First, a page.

Charles de Lint wrote Eyes Like Leaves in 1980, but he didn’t publish it then. In 1980, he explains in the foreword, he had written two “alternate world” stories and one contemporary fantasy; de Lint thought that a third alternate world fantasy would typecast him, and he didn’t want to be restricted. Thus the book languished for thirty years before being brought out.
The cover on the Advanced Reader Copy I read features a regal, red-haired, antlered woman, wearing an oak-leaf mask, a fox at her feet. It has almost nothing to do with the book (except perhaps the leaves) but it is gorgeous and inviting and I hope that Tachyon Press doesn’t change a thing.
In Eyes Like Leaves, the land of the Green Isles is under double assault. The yellow-haired Saramand and their warships have come a-viking, and this time they plan to colonize, while winter creeps steadily down from the north. Strange demons and beasts roam the night. This is because Hafarl and Lothan, sons of the Horned God and the Lady, are locked in a struggle, and Lothan is winning. Hafarl rules the spring and summer while Lothan is the winter lord, but Lothan intends to rule the green isles year round. In their battle, Lothan broke Hafarl’s staff, the symbol of his power, weakening him. Now a handful of humans with green magic must make their way to the heart of winter and help the Summer Lord regain the balance.
This backstory flows out over time, but de Lint pitches us straight into the action, as Tarn, a wizard in training, battles a “stormkin,” one of Lothan’s monsters. Tarn was an orphan boy who was taken in by a dhruide or tree-mage, Puretongue. Tarn learned quickly but Puretongue left before his lessons were complete, called away by a vision. He charges Tarn to find a particular person with green magic. This person will be vital to the Summer Lord.
Later Tarn finds the person: a frail, red-haired young woman named Carrie, who is in the company of a family of tinkers. A Saramand raid left Carrie an orphan and a refugee. Raised in a different religious tradition, Carrie finds wizards and magic frightening and has no idea of the sheer power of her own magic. Before Tarn can win her over, the tinkers are beset by the stormkin.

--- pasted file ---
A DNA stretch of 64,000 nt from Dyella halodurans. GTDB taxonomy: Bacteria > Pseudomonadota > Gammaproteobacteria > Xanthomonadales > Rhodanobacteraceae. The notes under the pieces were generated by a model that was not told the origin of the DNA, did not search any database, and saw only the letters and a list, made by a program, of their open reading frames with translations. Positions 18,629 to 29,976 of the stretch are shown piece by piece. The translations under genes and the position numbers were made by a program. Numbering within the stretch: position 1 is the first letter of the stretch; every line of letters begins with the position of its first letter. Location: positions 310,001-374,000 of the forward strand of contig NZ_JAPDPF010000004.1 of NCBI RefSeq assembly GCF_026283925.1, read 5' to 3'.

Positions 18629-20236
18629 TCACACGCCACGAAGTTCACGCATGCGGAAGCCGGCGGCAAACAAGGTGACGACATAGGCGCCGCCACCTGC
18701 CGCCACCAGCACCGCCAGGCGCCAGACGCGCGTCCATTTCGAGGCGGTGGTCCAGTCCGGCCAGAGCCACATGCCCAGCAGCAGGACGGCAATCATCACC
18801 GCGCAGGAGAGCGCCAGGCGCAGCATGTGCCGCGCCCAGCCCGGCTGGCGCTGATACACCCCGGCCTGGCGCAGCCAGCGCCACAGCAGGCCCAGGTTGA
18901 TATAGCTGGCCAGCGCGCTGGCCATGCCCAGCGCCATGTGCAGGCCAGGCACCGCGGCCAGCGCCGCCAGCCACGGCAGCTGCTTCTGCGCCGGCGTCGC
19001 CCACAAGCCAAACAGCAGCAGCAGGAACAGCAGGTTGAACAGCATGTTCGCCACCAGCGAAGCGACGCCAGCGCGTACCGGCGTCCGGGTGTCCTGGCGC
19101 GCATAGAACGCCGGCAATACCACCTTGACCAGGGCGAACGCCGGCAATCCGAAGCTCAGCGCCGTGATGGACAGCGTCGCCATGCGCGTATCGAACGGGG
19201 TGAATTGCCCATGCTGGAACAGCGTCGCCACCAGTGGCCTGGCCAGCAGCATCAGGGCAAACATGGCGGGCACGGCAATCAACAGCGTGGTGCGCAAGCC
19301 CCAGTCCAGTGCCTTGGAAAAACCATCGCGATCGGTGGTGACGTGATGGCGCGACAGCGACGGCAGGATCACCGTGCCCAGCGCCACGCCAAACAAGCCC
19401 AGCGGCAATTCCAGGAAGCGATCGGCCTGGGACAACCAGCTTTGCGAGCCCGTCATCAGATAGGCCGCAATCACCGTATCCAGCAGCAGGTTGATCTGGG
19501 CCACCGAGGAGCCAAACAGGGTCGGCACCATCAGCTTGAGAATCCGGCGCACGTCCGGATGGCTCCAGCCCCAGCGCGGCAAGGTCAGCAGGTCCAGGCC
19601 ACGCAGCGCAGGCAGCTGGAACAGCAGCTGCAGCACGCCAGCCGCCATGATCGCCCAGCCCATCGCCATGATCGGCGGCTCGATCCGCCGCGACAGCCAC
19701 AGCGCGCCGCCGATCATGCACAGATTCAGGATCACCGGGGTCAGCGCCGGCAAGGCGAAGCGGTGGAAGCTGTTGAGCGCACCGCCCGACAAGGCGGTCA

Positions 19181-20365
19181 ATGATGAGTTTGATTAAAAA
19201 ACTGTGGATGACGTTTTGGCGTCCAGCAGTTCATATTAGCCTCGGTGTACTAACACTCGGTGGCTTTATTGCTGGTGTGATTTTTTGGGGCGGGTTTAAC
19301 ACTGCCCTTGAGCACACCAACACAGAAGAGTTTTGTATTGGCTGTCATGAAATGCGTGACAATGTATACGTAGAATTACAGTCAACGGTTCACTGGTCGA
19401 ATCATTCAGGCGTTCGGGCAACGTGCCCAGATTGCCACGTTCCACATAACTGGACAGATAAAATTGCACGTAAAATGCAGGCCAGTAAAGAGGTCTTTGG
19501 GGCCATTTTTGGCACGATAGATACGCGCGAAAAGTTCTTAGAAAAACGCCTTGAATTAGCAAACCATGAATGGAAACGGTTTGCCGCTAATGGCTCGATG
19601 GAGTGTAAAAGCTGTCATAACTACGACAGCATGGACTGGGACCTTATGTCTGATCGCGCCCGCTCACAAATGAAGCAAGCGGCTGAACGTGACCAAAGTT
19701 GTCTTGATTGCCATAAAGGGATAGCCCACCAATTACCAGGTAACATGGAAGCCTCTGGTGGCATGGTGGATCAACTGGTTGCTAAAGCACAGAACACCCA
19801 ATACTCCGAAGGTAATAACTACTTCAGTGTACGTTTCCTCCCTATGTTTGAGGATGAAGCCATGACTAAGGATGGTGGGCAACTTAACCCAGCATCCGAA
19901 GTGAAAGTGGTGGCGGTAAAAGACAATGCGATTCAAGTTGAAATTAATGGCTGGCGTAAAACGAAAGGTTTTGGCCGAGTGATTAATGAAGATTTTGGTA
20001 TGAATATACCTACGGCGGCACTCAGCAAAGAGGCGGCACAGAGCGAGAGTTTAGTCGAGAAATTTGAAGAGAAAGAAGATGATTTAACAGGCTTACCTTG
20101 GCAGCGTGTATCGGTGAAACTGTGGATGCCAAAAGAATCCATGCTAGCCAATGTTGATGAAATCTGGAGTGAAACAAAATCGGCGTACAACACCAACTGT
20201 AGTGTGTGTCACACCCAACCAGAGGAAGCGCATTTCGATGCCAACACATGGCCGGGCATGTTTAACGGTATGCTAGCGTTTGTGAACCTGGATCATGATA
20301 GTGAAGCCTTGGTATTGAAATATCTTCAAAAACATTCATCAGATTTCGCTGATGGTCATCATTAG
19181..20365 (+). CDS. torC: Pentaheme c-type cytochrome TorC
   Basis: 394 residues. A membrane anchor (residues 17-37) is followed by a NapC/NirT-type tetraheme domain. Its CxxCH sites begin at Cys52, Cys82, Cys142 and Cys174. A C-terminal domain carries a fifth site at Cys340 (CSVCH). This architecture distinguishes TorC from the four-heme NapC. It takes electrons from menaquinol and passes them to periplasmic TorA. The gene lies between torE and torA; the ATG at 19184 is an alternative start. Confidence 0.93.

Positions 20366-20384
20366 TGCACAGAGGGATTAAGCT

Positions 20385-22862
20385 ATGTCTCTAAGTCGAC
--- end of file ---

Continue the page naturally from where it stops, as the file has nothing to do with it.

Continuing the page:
Puretongue, meanwhile, has located Deren, another person with magic. They head north. A harper on board their ship tells Puretongue about a dream he’s had, about three runes. Plainly the three runes directly relate to the way to defeat Lothan, but Puretongue doesn’t understand how.
The book is written in a mosaic style with shifting points of view, dipping into the minds of the various pilgrims, even Lothan and Lothan’s primary minion, the Captain. The primary story here, though, is Tarn’s. Tarn feels that he has always fallen short. The abandonment by his parents left a deep wound and he must battle his pride as well as blizzards and stormkin at every step of his quest. Of course there is more to his story and the information that Puretongue reveals midway through the book plunges Tarn into a downward spiral.
Carrie has a lot of aspects of a certain type of female character that showed up a lot in 1970s and 1980s fantasy. She has deep and powerful magic but is nearly unconscious of it. Consciously, Carrie frequently frets and worries that she isn’t strong enough and can’t do what’s needed, while she intuitively does the right thing. Apparently red-haired big-eyed waifs can’t consciously wield their own power, because this makes them too scary. De Lint also falls short of delivering a real conflict between Carrie’s power and her belief. Carrie is a less successful character than Tarn mostly for these reasons.
The magical system here is old-school, with a nice use of standing stones and ley lines as convenient power stations for the wizards. One sequence in the last third of the book reminded me, jarringly, of the first Star Wars movie, when there is a “massive disturbance in the force.” The event is supported by de Lint’s magic, but just goes on too long.
Shifting points of view make for a very choppy read at times, especially when de Lint throws in italicized flashbacks. Seeing how rough the technique is, I was reminded how much de Lint has perfected the mosaic technique in later books.
As always, though, de Lint’s story is filled with music, elegant prose and clever turns of phrase. Here is some music around a tinker campfire:
Kinn tucked his fiddle under his chin and began another tune. Fenne plucked a strange harmony on her cittern that, by all rights, should not have fit for the old tune Kinn drew from his strings, but its notes slipped snugly into all the right places just the same.
In the forward, de Lint says that although he went through the manuscripts and made grammar changes, he did not change the plot. I enjoyed the book and I think the classic Good versus Evil plot still holds up, but Eyes Like Leaves is most interesting as a look back at a gifted writer’s beginnings.